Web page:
you), sensitivity to touch, and/or bloody
fluid coming from red, moist patches of
skin in the rump/spinal area. Sounds
awful, right? It is.
If you see your pig showing signs of
Dippity Pig, DON’T PANIC! and
whatever you do, DO NOT let your vet
(or anyone else) euthanize your pig.
A CPPA member sent us videos (here and here) of a
Despite its gruesome symptoms, DPS is pig showing Dippity Pig symptoms. They slathered
her with cortizone and gave her coated aspirin, and
easy to treat into submission - you can
48 scary hours later, she was fine.
give baby aspirin, children's benadryl,
and use cortisone cream. And do what
you can to minimize stress in your pig’s life. The pig will usually recover in a day or two.
Here are several things we know about Dippity Pig Syndrome:
- It typically begins to appear in early spring or whenever the weather first warms up wherever
you and your pig live (and when the pigs begin sunbathing).
- Usually we see it for the first time in pigs under two years of age.
- Sometimes it happens to that same pig for the next year or two and then never again, or maybe
again later in life one more time.
- But age isn’t the only determining factor. Recently our email inquires from around the world all
seem to be coming from people with female pigs, young and old.
Please check our website for more information on Dippity Pig Syndrome - it’s a scary thing to
see, but an easy thing to overcome once a correct diagnosis is made.
pig has had DPS, we’d love to hear your answers to these questions
DPS Survey: Ifatyour
[email protected] (no need to resend if you replied back in June).
1) How old was your pig when DPS first occurred?
2) What gender is your pig?
3) Was he/she neutered/spayed the first time DPS occurred? What about when it recurred?
4) How long did each episode of DPS last?
5) What time of year did it occur and what city, state, and country did he/she live in at the time?
6) What did you do to treat it and did it help?
Video Break: Schnoidz and the Hose
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Tell the truth: Do you really
need another paragraph of
us talking about how great
our friend Tom’s videos
are? No. Of course you
don’t. But do you really
need to watch this video of
his pig, Schnoidz, and the
hose from the title?
Yes. Yes, you do. It’s
captivating, in that
unexplainable, “how long
have I been staring at this
lava lamp?” kind of way.
is another
Video Break: “Micro” is another word for “teacup” (which
word for “bullcrap”)
A UK channel called “uZoo” posted this
video exposing the myth of “micro
pigs”. It’s short and sweet, and you’ll
never see a cuter bunch of piglets.
Keep an eye out for the mottled brown
coats and pom-pom-like wattles on
their cheeks--these are probably
Kune Kune pigs.
Bonus Break:
Franklin the pig has a proud papa
This one makes us smile every time.
Obviously, the piglet is bright-eyed and
adorable. But what we really love is the way
Franklin’s adopted father narrates a proud
play-by-play breakdown of what makes his
son so awesome. He clearly worships the
little guy. Bravo, Franklin’s dad. Bravo!
Bad breath? Strange bump on the chin? Tender chewing?
Abscesses:
What they are and how to treat them
Do any of these three things sound familiar to you?
1) “My pig has really bad breath, and he never did before.”
2) “My pig has this strange bump under his chin that wasn’t there before.”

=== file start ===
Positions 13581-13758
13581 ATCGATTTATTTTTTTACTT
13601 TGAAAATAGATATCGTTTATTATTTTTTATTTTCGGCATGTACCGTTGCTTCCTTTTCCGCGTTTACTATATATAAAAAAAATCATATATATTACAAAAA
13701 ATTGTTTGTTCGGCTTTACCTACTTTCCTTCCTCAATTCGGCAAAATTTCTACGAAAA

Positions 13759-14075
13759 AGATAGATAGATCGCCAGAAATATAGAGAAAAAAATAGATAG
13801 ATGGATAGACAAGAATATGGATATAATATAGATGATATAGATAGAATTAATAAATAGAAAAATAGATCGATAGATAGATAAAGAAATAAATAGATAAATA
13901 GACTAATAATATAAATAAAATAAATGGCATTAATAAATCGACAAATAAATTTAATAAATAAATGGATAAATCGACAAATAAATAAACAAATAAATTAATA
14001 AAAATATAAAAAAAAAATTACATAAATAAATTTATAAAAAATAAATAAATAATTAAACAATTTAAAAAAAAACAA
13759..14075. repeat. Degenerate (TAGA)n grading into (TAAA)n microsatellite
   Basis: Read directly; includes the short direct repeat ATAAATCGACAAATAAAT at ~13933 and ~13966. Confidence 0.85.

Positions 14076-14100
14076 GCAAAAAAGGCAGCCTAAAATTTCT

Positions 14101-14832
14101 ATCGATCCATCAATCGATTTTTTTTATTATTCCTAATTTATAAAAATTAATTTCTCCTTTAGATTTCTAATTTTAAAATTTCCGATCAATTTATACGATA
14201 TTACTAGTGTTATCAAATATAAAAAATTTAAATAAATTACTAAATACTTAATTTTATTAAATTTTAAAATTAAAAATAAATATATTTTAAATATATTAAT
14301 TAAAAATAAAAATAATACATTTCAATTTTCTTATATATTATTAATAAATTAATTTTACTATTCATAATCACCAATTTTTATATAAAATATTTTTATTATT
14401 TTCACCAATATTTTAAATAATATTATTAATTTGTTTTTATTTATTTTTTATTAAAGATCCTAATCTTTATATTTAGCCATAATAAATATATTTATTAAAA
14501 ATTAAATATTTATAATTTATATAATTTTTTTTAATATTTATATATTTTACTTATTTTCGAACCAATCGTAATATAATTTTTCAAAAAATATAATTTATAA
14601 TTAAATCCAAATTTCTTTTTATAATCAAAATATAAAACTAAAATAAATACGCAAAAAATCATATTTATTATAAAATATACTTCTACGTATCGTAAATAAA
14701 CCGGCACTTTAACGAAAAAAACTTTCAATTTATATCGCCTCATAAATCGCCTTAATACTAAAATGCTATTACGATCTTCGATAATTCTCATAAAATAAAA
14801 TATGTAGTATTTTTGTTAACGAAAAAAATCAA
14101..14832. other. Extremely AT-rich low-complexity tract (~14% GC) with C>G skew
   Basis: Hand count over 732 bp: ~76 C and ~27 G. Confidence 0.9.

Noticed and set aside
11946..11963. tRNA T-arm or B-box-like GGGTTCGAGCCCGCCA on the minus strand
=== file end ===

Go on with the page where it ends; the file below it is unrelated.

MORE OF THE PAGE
3) “My pig seems to be having trouble chewing/eating”.
(This is a
condensed article.
See the full version
at CPPA4pigs.org.)
While there are other possible causes for all these conditions, they are often signs of a jaw,
tooth, mouth or tusk abscess. It’s basically an internal infection that creates a pocket of pus
(yeah, it’s disgusting. Sorry.) We’ll take a look at the symptoms one at a time.
“My pig has really bad breath, and he never did before”
There could be a couple of reasons for this symptom:
1) Food stuck in their lips/gums. Especially in pigs with notable tusks, their upper tusks
tend to create a pocket up over the tusk itself. Which fills with food. Which rots. Which REEKS. If
you can, use your finger or a Q-tip to wipe up and over the tusk to get that food out of there. One
thing…if you have never done this before and/or your pig’s mouth is sensitive, be VERY
CAREFUL with your finger placement. DO NOT GET YOUR FINGER between the upper and
lower tusks. You might lose a finger.
2) A rotten tooth, or even an abscessed tooth or tusk. For this we recommend a vet visit.
“My pig suddenly has trouble chewing or won’t eat hard foods like carrots any longer”.
As above, it’s likely your pig
has a tooth gone “bad” or an
internal jaw/tusk abscess. Again,
this will require a vet visit.
“What is this swollen bump
under my pig’s chin (or near his
cheek)?”
This is almost guaranteed to
be an abscess of the tooth, jaw or
tusk. It needs to be dealt with by a
vet. If it’s just a tooth abscess;
hopefully, once the tooth is pulled,
and the pig is on antibiotics for
about a month, the problem should
be taken care of. However, if it’s a
jaw/tusk abscess, you are looking
at a lifetime of care.
No, this pig is not trying to smuggle a mango in his
cheek. That big, red bump is an abscess.
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Okay, it’s an abscess. Now what?
An abscess is like a giant zit. When it looks about to
burst (it may even get a dark red center), it needs popping.
You can try hot packing the bump to see if it will open
and drain on its own. Take a washcloth and get it as hot as
you can. Then wrap it with foil and stick that packet in a zip
lock baggie. Now you have a hot pack that won’t leak. If you
are lucky enough to get the abscess to open up (you
probably have a 50/50 chance), HOLD YOUR NOSE!! The
pus is unreal. Even if there is no pus (some infections
It’s a good idea to have a vet drain
produce gas instead) it will stink so bad you will think you will
your pig’s first abscess. They can
toss your cookies. Get as much of this stuff out as you can.